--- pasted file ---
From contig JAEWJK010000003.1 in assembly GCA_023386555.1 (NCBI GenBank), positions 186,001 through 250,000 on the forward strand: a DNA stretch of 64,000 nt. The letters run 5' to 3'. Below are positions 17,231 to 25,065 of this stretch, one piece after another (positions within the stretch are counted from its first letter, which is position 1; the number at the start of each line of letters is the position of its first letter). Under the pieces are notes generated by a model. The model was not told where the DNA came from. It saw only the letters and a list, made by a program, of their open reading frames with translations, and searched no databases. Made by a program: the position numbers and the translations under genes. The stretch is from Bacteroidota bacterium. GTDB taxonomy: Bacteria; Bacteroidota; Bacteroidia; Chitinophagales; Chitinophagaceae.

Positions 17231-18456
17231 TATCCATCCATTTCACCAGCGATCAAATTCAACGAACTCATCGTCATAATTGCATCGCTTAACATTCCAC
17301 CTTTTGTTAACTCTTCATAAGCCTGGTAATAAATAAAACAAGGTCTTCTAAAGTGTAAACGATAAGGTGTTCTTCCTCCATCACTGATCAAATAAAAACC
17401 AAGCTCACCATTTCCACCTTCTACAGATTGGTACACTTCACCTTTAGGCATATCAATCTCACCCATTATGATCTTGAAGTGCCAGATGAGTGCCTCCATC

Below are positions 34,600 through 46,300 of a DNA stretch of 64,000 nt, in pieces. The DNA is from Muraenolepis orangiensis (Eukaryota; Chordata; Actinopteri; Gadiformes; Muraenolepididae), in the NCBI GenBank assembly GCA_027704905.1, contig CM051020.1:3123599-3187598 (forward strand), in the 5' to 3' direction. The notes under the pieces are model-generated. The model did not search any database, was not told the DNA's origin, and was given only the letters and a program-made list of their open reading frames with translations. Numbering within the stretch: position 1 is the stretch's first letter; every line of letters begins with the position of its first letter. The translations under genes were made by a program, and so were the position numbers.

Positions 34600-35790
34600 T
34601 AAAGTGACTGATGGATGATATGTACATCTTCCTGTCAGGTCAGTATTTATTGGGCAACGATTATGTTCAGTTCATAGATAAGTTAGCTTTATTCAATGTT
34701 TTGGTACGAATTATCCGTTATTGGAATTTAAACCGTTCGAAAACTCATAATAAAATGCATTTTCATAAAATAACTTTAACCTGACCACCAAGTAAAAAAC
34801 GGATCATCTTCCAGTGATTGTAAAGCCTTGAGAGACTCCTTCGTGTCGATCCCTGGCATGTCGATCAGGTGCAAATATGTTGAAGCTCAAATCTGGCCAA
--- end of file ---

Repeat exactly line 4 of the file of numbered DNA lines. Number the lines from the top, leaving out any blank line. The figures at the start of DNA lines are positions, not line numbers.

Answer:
17301 CTTTTGTTAACTCTTCATAAGCCTGGTAATAAATAAAACAAGGTCTTCTAAAGTGTAAACGATAAGGTGTTCTTCCTCCATCACTGATCAAATAAAAACC